Variations in The Telegraph

"Hammond keeps us enthralled to the last bar" — Ivan Hewett

Some pianists charm and caress you with subtle shadings and half-tones, some seize you by the scruff with steely-fingered decisiveness.

Clare Hammond is definitely one of the latter sort. Her latest album, an exploration of the art of variation – i.e. ringing ever-more elaborate changes on a pattern or melody announced at the beginning – certainly shows off that aspect of her talent. It avoids the familiar masters of the genre like Beethoven and Schumann, focusing instead on 20th and 21st-century pieces.

Among them is the Variations by Aaron Copland, a piece that will instantly disabuse anyone of the idea that Copland was just a purveyor of cheerful, all-American folksiness. Its pitiless, hard-edged abstraction made it a favourite of Leonard Bernstein, who took a mischievous delight in emptying the room at swanky Manhattan parties by playing it at full volume. Hammond makes it seem as huge and steely as the Brooklyn Bridge, but without resorting to sheer force. She balances the sonorities carefully, so we can hear the original idea gleaming through all the dissonant barbed-wire Copland erects around it.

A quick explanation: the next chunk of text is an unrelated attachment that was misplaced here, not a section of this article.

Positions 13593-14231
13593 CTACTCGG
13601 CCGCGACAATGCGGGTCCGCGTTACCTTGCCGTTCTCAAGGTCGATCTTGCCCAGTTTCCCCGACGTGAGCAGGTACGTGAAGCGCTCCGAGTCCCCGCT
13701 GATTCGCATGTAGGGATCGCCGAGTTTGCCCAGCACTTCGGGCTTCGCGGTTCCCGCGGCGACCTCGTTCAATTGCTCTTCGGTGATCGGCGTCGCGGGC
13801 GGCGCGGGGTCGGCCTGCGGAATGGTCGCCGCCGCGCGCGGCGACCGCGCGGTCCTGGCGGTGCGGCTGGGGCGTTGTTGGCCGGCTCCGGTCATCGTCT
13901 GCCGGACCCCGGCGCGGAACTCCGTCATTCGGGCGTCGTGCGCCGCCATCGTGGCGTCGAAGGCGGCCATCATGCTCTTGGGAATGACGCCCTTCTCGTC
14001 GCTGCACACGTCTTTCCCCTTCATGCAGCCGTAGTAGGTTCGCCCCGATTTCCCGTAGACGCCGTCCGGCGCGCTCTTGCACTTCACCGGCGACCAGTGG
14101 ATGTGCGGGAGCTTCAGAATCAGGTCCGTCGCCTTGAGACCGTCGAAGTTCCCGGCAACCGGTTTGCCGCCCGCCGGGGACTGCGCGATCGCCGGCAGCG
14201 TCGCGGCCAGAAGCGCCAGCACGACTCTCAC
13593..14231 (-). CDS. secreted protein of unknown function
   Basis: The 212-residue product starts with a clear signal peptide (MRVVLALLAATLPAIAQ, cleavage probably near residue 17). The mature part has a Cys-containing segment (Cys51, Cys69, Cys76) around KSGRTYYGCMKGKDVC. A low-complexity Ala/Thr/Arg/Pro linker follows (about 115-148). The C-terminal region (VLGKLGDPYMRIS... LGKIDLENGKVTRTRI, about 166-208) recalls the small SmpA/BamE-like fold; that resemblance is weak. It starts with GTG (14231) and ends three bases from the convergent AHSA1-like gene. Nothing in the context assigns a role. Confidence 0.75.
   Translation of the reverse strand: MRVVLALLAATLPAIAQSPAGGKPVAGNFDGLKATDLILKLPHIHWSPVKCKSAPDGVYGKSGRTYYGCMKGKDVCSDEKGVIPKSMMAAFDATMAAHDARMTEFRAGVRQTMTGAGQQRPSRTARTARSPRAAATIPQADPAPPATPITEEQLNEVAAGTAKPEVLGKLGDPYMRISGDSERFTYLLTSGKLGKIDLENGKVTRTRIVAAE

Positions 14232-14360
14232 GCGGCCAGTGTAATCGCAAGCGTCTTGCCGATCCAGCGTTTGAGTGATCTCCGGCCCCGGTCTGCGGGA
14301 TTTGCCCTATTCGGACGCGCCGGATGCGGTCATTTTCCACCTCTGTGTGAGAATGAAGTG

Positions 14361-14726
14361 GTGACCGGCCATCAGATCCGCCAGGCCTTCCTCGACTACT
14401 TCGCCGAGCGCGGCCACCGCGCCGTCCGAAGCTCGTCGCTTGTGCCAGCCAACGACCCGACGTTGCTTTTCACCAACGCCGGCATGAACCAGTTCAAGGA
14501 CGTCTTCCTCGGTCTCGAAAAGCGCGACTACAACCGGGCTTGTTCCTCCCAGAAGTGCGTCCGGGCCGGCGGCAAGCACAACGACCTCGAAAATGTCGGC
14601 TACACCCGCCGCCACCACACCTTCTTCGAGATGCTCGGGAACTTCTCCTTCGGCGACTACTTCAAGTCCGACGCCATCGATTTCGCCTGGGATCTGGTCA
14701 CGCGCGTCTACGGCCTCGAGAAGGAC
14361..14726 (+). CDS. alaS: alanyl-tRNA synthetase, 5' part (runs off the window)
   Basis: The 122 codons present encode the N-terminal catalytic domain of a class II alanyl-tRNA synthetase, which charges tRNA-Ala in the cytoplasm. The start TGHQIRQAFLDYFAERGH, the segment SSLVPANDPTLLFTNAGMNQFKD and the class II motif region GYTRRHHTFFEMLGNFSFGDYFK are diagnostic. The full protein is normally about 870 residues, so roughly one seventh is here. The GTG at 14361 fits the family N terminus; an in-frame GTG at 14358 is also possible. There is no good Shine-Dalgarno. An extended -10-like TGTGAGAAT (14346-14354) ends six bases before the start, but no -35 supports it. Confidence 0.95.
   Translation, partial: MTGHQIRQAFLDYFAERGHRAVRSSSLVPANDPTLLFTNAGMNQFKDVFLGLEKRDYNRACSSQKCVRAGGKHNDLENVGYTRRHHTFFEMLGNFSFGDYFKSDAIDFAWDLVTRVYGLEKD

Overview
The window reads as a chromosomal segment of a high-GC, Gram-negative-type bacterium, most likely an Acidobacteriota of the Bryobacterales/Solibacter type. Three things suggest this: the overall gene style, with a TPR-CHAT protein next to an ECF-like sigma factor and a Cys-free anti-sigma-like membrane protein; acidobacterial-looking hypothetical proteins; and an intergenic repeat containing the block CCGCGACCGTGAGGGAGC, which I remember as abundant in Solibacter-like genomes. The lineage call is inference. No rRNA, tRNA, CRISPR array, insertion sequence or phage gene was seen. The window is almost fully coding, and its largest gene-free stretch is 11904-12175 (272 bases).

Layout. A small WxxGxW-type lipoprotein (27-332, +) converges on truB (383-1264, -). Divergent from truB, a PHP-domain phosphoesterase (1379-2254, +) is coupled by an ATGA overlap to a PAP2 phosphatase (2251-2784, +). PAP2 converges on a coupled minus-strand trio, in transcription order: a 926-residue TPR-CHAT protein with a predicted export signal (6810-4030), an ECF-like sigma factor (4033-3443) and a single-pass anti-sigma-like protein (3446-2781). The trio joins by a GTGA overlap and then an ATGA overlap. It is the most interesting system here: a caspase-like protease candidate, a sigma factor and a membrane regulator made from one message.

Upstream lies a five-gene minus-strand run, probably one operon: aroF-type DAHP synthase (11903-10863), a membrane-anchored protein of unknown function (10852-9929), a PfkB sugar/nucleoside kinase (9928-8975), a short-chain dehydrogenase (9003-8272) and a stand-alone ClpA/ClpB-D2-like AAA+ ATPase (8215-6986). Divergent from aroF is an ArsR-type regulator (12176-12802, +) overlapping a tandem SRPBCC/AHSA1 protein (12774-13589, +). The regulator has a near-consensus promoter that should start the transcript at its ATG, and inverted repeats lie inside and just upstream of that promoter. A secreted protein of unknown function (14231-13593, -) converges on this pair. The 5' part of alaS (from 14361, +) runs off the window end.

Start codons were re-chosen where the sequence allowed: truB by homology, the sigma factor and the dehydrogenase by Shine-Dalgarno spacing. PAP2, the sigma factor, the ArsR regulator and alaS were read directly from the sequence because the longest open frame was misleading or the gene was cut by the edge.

The same combination of power and dramatic sweep with careful attention to detail can be heard in the other pieces. In the craggy, immense Chaconne by Russian composer Sofia Gubaidulina she allows no respite from the drama, which builds in waves of rising and falling tension to the final dénouement. She softens the sinews of Hindemith’s severe 1936 Variations with subtle tempo variations, and brings a nice sense of cat-like stealth to Birtwistle’s Variations on the Golden Mountain.

Not everything is hard and monumental. John Adams’s I Still Play has a diffident waltz-like charm. And the Variations on a Polish Theme by Karol Szymanowski is as far from Copland as you could imagine. The piece is in his most impressionist, sensuous vein, and Hammond responds with a delicate but still firmly shaped touch, and a deft use of pedal that reveals the bones under all the luxurious flesh. It may not be a masterpiece but Hammond keeps us enthralled to the last bar.